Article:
Self

Dr. King quotes Paul Tillich’s “Systematic Theology.”

Telegram from Ralph Abernathy to John F. Kennedy

Thursday, June 13, 1963

Rev. Ralph Abernathy accepts President John F. Kennedy’s invitation to meet and discuss the civil rights problem.

Letter from MLK to The Farmington Ministerial Association

Monday, January 30, 1967

This letter, dated January 30, 1967, was sent from Dr. King to the Farming Ministerial Association. In this letter, he thanks them for their contribution and apologizes for responding late. Their letter was accidentally placed in a folder entitled "Letters to be filed". He further goes on to state how he wishes they, along with other loyal contributors could know more directly how important their support is to the SCLC and all that it stands for.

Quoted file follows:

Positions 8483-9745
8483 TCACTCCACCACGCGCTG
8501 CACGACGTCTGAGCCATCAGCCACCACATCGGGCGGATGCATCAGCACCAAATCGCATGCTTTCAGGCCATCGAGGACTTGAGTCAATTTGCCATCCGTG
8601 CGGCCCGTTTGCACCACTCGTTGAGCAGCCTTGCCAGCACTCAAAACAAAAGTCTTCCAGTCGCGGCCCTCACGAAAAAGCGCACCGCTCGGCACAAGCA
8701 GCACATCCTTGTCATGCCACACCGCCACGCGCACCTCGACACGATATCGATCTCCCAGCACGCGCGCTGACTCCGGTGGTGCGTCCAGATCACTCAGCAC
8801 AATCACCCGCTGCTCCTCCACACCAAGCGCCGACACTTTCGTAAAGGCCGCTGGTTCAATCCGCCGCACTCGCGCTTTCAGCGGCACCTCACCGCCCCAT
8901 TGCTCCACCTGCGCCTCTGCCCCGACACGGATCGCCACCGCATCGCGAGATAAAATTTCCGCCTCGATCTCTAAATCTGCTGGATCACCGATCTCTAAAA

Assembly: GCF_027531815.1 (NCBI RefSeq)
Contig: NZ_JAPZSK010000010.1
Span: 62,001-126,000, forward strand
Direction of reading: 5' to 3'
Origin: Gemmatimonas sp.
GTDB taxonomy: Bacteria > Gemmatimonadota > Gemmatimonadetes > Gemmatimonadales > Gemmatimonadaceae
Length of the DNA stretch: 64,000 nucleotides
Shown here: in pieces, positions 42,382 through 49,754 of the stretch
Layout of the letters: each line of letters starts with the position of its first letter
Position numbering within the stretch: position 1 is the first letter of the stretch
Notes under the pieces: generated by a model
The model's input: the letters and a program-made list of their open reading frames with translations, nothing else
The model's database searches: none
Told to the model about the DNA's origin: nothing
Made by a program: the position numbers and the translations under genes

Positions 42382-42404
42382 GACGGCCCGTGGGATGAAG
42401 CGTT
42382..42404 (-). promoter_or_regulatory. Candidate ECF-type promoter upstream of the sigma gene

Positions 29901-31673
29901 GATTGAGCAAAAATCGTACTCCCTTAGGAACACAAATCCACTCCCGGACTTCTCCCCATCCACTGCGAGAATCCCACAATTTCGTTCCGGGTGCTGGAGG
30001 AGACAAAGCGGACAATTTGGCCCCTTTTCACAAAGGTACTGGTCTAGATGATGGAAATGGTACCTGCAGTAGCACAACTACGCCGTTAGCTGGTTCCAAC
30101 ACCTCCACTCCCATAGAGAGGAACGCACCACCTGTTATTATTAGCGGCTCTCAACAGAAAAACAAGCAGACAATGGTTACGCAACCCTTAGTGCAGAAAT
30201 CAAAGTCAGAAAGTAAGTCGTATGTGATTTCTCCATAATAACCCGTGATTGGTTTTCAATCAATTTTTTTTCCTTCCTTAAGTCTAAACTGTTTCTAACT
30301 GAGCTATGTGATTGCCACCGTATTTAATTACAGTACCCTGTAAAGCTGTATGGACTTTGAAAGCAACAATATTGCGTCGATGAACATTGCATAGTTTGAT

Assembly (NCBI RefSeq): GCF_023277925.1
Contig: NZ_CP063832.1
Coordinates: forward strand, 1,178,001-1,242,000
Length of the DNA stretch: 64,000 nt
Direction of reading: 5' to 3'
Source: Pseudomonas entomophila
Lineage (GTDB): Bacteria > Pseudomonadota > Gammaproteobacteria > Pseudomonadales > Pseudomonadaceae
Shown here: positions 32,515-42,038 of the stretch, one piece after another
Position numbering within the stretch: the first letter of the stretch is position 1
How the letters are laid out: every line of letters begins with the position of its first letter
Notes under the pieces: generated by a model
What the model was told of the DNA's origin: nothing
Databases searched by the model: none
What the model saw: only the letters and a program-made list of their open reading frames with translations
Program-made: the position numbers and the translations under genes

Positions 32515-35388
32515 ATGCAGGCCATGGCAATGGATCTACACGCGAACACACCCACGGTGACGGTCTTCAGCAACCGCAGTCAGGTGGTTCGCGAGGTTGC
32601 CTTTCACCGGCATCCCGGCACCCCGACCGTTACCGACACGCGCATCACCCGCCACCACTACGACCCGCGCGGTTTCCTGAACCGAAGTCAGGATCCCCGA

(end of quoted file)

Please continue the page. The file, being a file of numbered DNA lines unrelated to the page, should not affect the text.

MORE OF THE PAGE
Letter from MLK to Ohio Senator Frank J. Lausche

Wednesday, June 24, 1964

Dr. King thanks Senator Frank J. Lausche (D-OH) for his support in passing the 1964 Civil Rights Act. Senator Lausche also served as Governor of Ohio.

The Jackie Robinson Saga

This brief biographical sketch highlights Jackie Robinson's life and his accomplishments as a baseball player, Army Lieutenant and business executive.

First Congregational Church Program

Dr. King is listed to speak at an evening church service entitled, "The Immorality of Racial Segregation."